Brutal Facts + Unwavering Faith

A toilet in my house malfunctioned over the weekend. With the help of a few tutorials, I dismantled the intake valve–eventually returning it to functioning order. 

On one of my many trips in and out of the bathroom, a family member asked if we needed to call a plumber. I scoffed at the notion. I was going to fix the toilet all by myself. (Yes, sometimes I act like a stubborn 4-year-old exerting my independence.)

Later that night, I took my dog for a hike. I listened to a podcast interview with Jim Collins. Jim did not disappoint. He dropped value bomb after value bomb and reminded me of the Stockdale Paradox. Jim describes the paradox this way:

The Stockdale Paradox is a concept, along with its companion concept Confront the Brutal Facts, developed in the book Good to Great. Productive change begins when you confront the brutal facts. Every good-to-great company embraced what we came to call the “Stockdale Paradox”: you must maintain unwavering faith that you can and will prevail in the end, regardless of the difficulties, and at the same time, have the discipline to confront the most brutal facts of your current reality, whatever they might be.

My toilet repair was the Stockdale Paradox at work. 

I had to confront the brutal facts:

  • The toilet was not working correctly. 
  • I didn’t know everything I needed to know, so I had to consult tutorials.
  • I sometimes needed to switch tools and tactics to get it fixed.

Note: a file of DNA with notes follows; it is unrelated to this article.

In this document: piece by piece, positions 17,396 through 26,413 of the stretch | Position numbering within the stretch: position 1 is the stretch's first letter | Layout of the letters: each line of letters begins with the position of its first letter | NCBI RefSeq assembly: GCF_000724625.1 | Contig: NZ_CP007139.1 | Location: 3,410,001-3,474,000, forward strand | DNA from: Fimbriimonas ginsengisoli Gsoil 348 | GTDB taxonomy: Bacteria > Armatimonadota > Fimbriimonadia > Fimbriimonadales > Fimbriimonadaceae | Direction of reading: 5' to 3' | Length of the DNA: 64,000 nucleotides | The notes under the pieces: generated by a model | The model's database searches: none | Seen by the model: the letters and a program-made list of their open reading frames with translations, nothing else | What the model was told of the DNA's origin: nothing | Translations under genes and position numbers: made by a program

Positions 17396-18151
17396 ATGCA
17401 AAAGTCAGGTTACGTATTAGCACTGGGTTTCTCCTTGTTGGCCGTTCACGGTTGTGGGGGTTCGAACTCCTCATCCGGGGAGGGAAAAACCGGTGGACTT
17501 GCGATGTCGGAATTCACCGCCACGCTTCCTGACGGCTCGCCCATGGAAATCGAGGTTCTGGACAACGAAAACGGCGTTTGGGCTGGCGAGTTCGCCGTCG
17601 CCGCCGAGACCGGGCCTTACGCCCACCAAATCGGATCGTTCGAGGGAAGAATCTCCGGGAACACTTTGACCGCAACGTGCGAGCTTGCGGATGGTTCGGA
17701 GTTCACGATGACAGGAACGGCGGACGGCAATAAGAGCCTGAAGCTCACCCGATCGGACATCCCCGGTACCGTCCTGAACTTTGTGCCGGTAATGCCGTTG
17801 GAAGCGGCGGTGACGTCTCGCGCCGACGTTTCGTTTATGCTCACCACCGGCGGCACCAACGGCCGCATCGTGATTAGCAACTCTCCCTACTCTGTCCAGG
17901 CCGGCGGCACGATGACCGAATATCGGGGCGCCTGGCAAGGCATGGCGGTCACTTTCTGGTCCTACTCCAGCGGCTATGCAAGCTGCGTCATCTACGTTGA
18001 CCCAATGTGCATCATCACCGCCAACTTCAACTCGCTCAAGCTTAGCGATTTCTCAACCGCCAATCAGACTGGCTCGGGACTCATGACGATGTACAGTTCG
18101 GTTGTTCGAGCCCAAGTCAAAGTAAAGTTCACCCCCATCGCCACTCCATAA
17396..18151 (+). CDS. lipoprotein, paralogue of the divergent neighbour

But no matter what, I had unwavering faith that I could and would prevail.

Most leaders naturally lean one way or the other. They are better at maintaining unwavering faith, or they are better at confronting the brutal facts. 

And even though I am far from an optimist, my stubbornness and inquisitiveness have me lean towards unwavering faith. I will figure out a way.

The shadow side is that sometimes I don’t know when to “call a plumber,” metaphorically speaking. 

So as I move into the second half of my leadership journey, I want to maintain my unwavering faith, but I need to get better at confronting the brutal facts. And when I do confront the brutal facts, I need to get better at not coming off as harsh and judgmental. (Man, developing as a leader sure is a long journey. . .)

So here’s a challenge for you. The next time you assemble your team, ask each member to identify which way they lean. Then discern together which way your team leans as a group.

Understanding how you operate is a key to getting better. And according to Jim Collins, leading in the Stockdale Paradox is one of the keys to going from good to great.


Brian Rutherford

Brian Rutherford is the Director of Content and Product Strategy for Leadercast. Brian has been telling stories professionally for twenty-five years. Stories that inspire people to see themselves and the world differently. Stories that challenge people to take meaningful action in the world.

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